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Film Review for July 6th
A.I - Directed by Steven Speilberg
Reviewed by Dennis Morton

The phrase 'Artificial Intelligence' has a certain cachet. It makes a good title for Stephen Spielberg's latest movie, which opened recently in area theatres. A more accurate but less artful title would have been 'Artificial Love', because it suggests the biggest of the many questions this film asks. 

I remember the sensation I had, years ago, upon reading an op-ed piece by James Watson, the Nobel Laureate. He suggested that we humans ultimately boil down to a bag of elements, and that one day even the mystery of love would be reduced to a bio-chemical formula. The notion that there could be a physics of affection riled me. Even if it were so, love was the kind of mystery I could live with, the kind of mystery something inside me never wanted solved.

The first time I saw "A.I.", I left the theatre in a state of perplexity. There were sections of the movie I loved, and parts I felt ambiguous about. That's often not a good sign. But on the strength of what I found compelling, I knew I'd return for a second viewing. And now, four screenings later, I'm ready to see it again, and again. Art is inexhaustible. It becomes richer and more mysterious with every visitation. And such is the case with Spielberg's "Artificial Intelligence".
     
The major critics are all over the board on this one. Even those who loved the movie seem to feel that it's almost too big, that there's too much going on. I'll call that 'artificial satiety' and suggest that the cure is to see the movie again. "A.I." is packed, but it's not dense. Technically the movie is a marvel: understated, seamless editing; gorgeous photography; mesmerizing effects and fine acting, especially from Jude Law and Haley Joel Osment.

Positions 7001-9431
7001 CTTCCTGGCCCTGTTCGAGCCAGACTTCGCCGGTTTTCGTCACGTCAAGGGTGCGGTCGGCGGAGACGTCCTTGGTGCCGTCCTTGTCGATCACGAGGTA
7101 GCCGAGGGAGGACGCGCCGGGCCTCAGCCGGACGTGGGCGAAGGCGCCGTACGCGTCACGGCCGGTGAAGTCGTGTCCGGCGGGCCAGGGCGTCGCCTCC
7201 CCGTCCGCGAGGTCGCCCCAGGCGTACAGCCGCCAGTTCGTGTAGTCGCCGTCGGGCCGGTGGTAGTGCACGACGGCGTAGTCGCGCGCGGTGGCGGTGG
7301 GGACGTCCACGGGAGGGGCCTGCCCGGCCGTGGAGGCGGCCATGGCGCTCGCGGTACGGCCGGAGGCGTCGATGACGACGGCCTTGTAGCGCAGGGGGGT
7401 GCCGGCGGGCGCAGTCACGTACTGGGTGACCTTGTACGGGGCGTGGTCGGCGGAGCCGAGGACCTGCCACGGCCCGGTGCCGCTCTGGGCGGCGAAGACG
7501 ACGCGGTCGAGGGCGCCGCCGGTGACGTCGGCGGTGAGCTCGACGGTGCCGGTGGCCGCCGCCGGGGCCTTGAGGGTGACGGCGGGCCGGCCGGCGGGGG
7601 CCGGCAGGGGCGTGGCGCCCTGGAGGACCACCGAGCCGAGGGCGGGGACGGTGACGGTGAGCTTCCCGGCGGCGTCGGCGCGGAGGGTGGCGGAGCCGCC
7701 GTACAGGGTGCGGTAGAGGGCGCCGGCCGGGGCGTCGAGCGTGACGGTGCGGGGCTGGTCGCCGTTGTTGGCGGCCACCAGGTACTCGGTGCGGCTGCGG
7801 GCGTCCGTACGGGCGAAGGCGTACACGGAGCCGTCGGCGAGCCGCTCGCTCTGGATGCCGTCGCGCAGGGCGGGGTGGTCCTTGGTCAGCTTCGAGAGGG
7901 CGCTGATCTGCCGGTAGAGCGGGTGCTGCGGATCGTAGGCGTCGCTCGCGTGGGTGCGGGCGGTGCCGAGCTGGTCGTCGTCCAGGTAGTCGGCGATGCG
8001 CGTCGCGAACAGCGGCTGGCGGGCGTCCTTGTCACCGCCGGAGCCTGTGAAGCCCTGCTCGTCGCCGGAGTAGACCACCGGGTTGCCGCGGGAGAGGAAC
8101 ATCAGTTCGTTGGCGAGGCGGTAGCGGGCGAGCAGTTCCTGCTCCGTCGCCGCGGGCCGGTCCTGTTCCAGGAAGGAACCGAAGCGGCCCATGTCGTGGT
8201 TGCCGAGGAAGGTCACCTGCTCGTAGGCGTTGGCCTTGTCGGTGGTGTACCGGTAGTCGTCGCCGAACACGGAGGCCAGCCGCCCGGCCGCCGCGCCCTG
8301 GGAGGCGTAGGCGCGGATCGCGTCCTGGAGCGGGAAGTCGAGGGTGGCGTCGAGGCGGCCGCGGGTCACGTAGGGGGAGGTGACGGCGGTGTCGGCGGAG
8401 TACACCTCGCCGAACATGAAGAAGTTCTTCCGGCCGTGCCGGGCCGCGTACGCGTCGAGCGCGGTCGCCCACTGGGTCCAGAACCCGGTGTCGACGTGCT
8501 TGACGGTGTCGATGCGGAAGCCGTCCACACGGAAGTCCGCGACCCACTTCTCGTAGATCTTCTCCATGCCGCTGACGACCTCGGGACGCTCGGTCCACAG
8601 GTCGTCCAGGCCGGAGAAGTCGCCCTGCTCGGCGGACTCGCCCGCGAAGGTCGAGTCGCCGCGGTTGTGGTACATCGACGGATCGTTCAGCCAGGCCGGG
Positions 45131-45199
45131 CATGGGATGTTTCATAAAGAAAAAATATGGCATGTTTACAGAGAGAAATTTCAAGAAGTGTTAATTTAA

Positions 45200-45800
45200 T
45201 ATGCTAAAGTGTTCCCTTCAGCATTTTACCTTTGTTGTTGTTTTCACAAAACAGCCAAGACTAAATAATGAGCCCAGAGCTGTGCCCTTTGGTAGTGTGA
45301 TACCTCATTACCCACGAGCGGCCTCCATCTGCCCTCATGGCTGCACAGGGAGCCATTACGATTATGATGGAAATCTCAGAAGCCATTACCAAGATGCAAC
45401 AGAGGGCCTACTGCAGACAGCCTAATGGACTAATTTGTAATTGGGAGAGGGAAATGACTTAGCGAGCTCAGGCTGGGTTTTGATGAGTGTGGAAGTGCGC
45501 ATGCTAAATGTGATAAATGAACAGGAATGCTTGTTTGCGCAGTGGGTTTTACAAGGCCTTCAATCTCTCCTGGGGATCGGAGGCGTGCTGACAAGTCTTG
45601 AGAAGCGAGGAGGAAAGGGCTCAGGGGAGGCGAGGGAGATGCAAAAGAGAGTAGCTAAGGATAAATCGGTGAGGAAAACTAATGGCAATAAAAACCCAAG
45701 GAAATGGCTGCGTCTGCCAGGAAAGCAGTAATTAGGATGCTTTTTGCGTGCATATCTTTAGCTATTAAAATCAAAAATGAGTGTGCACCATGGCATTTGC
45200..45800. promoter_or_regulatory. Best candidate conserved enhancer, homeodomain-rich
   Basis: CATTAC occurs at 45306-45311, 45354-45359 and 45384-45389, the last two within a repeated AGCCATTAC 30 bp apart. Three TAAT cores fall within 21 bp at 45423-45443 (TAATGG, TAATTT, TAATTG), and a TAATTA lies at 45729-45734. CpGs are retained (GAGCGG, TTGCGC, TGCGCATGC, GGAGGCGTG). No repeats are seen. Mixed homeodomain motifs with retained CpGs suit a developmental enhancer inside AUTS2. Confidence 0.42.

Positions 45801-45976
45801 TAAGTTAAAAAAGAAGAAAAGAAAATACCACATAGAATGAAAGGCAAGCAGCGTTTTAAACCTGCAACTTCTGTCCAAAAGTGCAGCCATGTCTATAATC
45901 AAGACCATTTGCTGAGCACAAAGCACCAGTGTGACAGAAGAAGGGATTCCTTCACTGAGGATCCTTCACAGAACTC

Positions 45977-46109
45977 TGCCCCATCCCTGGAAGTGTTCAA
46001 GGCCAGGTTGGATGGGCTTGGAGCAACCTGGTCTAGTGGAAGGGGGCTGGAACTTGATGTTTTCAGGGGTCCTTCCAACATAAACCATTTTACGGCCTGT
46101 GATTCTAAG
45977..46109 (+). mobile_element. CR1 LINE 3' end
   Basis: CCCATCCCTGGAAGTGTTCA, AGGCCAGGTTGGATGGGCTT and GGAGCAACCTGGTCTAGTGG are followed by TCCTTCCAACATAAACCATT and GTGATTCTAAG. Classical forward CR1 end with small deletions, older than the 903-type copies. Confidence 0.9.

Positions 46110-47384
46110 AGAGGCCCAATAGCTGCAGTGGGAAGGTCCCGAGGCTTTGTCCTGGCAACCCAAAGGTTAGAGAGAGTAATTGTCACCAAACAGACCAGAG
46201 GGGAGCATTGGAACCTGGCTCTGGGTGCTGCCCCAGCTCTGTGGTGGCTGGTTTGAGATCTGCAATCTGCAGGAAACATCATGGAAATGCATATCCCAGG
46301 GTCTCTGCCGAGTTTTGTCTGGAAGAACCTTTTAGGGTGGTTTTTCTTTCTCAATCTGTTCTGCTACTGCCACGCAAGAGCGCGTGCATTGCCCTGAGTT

"A.I." is set in the near future. Global warming has melted the polar ice-caps. Coastal cities around the world are inundated. The wealthiest nations have imposed sanctions on childbirth and robots have been developed to deliver services once provided by working men and women. There are even robots for sex. In one memorable scene, a character named Gigolo Joe says to his client Patricia, "once you've had a lover robot, you'll never want a real man again."
     
Into this world is born a child, a mechanical child, imbued by its creator with advanced circuitry designed to simulate emotions. The market is ripe for a surrogate child. This 'mecha' child is named David. We follow David's adventures over the years, more years than we at first imagine.
     
That's as much detail  as I want to reveal. But let me suggest what the movie is 'about'. It's a cautionary tale. It asks us to consider which are our essential values, the values that define our very humanity. And it asks us to consider the importance of 'story' in our evolutionary history. Using the fairy tale Pinocchio to illustrate his most important point, Spielberg is suggesting that we are in grave danger of losing our souls, the very spirit that differentiates us from the machines we've built to serve us. "A.I." asks us to think hard about what it means to love and to be alive.
     
Ignore the hubbub about "A.I."'s parentage. It's true that Stanley Kubrick conceived of it, but this is Stephen Spielberg's baby. He resurrected it and nursed it into being, for which I am grateful. It made me think and laugh and even cry. It's the best film I've seen this summer.
     
Pinch-hitting for the Film Gang, this is Dennis Morton.

Copyright Dennis Morton 2001